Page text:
Throughout the year, the TCC's Conversation series will offer "guided pathways" for applying an equity lens to the work one does. The six Conversations (three in the fall and three in the spring) are rooted in scholarship and evidence-based practices, and will provide faculty and staff opportunities to be challenged and engaged within a supportive framework.

Fall 2020: Theory & Learning

  • September 11, 2020, at 12 PM: An Opening 'Talk to Teachers' with Prof. Tokeya Graham [English/Philosophy]
  • October [date and time TBA]: What, Exactly, Is Equity, and What Does 'Equity-Mindedness' Mean?
  • November 10, 2020, at 12 PM: Education Myths that Prevent Equity (facilitated by Prof. Natasha Christensen [Sociology])

Spring 2021: In Practice

  • February [date and time TBA]: Inclusive/Universal design
  • March [date and time TBA]: Syllabi Without Walls
  • April or May [date and time TBA]: Testimonials

Specific details for each will be announced in the Trib, along with the meeting links. Look also for an upcoming announcement inviting faculty and professional staff to participate in year-long inquiry projects within departments or some other self-selected cohort, the outcomes of which will be the highlight of next June's Teaching and Learning Conference.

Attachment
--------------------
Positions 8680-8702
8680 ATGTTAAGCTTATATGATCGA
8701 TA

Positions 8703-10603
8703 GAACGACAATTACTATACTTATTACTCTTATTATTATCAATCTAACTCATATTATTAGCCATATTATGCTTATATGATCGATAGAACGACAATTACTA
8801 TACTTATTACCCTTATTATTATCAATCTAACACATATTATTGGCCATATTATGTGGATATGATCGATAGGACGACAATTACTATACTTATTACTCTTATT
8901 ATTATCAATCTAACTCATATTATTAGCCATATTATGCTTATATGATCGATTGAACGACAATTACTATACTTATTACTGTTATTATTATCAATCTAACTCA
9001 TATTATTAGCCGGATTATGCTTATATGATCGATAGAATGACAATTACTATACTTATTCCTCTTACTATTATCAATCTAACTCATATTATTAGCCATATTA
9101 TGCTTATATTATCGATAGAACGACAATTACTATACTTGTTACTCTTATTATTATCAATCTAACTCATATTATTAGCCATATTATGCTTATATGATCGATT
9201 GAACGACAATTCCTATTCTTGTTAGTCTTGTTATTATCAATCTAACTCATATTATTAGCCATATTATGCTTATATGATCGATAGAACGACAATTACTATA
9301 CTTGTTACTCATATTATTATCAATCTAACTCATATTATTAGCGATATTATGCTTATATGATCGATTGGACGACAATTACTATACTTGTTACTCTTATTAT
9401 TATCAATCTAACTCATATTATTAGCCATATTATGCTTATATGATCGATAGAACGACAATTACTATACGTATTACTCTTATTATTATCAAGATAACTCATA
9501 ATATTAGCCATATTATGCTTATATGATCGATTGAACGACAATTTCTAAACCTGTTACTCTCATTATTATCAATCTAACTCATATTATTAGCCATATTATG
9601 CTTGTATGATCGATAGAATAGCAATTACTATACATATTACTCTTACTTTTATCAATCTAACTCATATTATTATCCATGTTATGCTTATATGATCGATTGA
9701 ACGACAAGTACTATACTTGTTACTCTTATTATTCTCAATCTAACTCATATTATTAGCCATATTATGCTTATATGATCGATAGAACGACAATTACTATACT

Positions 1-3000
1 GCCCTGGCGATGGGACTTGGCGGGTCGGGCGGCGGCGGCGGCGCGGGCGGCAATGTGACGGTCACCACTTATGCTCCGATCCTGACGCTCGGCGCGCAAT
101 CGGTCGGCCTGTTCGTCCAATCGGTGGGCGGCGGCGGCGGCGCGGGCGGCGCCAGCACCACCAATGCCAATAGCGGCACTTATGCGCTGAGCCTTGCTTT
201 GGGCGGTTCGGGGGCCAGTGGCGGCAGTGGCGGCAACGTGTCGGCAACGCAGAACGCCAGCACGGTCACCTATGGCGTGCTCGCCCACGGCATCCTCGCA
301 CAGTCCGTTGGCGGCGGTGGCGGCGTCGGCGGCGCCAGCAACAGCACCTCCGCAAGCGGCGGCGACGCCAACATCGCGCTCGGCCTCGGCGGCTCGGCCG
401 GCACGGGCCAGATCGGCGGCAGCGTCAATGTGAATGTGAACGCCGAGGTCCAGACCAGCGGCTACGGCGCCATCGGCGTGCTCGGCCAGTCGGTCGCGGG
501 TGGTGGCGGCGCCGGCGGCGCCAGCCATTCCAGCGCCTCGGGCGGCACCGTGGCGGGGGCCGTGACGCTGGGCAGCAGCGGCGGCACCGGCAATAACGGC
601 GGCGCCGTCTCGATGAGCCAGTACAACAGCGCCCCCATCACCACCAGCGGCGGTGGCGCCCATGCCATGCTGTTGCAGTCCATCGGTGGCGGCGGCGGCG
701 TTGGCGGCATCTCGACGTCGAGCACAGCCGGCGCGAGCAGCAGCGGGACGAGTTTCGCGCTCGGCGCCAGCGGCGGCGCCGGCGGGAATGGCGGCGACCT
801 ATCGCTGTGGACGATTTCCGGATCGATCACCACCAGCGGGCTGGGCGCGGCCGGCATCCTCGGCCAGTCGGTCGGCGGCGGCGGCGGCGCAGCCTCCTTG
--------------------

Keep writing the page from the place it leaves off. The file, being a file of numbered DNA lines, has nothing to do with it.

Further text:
As educator and author Cornelius Minor puts it in his article "WE CAN DO BETTER: Spreading the Message That It's Everyone's Duty to Build an Equitable Future":

"Again, equity work is not easy. People of color did not create racism. Women did not create sexism. People with disabilities did not create ableism. LGBTQIA+ people did not create hate and exclusion. As such, they cannot be the only ones working to undo these things. This work is white people's work. It is work to be done by men and cisgender and heterosexual people. Working toward equity is not simply work to eradicate meanness. It is work to ensure access and justice, and we will make mistakes. To avoid work because we fear those mistakes is to dress inequity in 'nice' clothes. To date, that has not worked for us. We can do better."

 

 

 

 

 

 

 

 

 

 

 

 

 

 

Burtner, Amy
Teaching and Creativity Center
09/08/2020